WASHINGTON — Two weeks after President Biden met President Vladimir V. Putin of Russia and demanded that he rein in the constant cyberattacks directed at American targets, American and British intelligence agencies on Thursday exposed the details of what they called a global effort by Russia’s military intelligence organization to break into government organizations, defense contractors, universities and media companies.
The operation, described as crude but broad, is “almost certainly ongoing,” the National Security Agency and its British counterpart, known as GCHQ, said in a statement. They identified the Russian intelligence agency, or G.R.U., as the same group that hacked into the Democratic National Committee and released emails in an effort to influence the 2016 presidential election in favor of Donald J. Trump.
Thursday’s revelation is an attempt to expose Russian hacking techniques, rather than any specific new attacks, and it includes pages of technical detail to enable potential targets to identify that a breach is underway. Many of the actions by the G.R.U. — including an effort to get into data stored in Microsoft’s Azure cloud services — have already been documented by private cybersecurity firms.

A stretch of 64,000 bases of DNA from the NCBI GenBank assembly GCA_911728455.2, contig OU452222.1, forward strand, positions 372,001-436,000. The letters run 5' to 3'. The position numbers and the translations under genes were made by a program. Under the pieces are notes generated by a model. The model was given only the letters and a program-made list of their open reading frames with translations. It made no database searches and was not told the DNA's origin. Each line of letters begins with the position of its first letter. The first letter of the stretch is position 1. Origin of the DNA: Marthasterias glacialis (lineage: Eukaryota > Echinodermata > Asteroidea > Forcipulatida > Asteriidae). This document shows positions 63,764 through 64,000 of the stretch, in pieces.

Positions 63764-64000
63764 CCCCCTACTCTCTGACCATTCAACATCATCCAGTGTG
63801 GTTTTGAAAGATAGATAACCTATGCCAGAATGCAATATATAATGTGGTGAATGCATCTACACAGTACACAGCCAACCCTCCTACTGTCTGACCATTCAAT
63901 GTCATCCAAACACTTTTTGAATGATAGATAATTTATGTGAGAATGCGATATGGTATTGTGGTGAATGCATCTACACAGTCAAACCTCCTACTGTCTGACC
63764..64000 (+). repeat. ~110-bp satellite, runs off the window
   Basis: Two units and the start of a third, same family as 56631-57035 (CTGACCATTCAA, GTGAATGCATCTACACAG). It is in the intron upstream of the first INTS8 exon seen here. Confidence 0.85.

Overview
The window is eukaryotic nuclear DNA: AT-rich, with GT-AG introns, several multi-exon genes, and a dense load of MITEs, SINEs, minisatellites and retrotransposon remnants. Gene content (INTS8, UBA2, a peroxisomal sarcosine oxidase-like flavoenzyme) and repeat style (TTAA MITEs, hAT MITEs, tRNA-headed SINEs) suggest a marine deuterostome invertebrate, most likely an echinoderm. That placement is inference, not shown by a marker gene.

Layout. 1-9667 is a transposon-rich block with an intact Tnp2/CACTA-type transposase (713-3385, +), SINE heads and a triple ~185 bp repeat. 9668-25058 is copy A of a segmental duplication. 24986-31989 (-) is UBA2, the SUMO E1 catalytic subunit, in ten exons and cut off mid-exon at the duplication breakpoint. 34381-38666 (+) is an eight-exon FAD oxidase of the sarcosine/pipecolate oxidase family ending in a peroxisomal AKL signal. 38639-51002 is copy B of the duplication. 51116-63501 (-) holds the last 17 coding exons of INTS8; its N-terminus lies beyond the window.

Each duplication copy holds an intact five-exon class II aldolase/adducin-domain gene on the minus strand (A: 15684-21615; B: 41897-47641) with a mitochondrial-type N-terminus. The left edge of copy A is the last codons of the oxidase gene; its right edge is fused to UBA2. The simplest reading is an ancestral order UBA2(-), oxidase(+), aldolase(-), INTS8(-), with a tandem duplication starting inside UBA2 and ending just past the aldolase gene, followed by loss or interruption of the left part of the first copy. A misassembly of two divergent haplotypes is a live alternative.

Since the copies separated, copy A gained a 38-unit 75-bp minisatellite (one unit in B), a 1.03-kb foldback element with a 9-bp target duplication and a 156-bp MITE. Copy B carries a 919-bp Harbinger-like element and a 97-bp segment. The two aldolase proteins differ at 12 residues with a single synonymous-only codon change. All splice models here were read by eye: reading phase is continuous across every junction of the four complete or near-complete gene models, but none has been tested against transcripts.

But the political significance of the statement is larger: It is a first challenge to Mr. Putin since the summit in Geneva, where Mr. Biden handed him a list of 16 areas of “critical infrastructure” in the United States and said that it would not tolerate continued Russian cyberattacks.
a criminal gang operating from Russia.
In recent years, the National Security Agency has more aggressively attributed cyberattacks to specific countries, particularly those by adversarial intelligence agencies. But in December, it was caught unaware by the most sophisticated attack on the United States in years, the SolarWinds hacking, which affected federal agencies and many of the nation’s largest companies. That attack, which the the National Security Agency later said was conducted by the S.V.R., a competing Russian intelligence agency that was an offshoot of the K.G.B., successfully altered the code in popular network-management software, and thus into the computer networks of 18,000 companies and government agencies.
There is nothing particularly unusual about the methods the United States says the Russian intelligence unit used. There is no bespoke malware or unknown exploits by the G.R.U. unit. Instead, the group uses common malware and the most basic techniques, like brute-force password spraying, which uses passwords that have been stolen or leaked to gain access to accounts.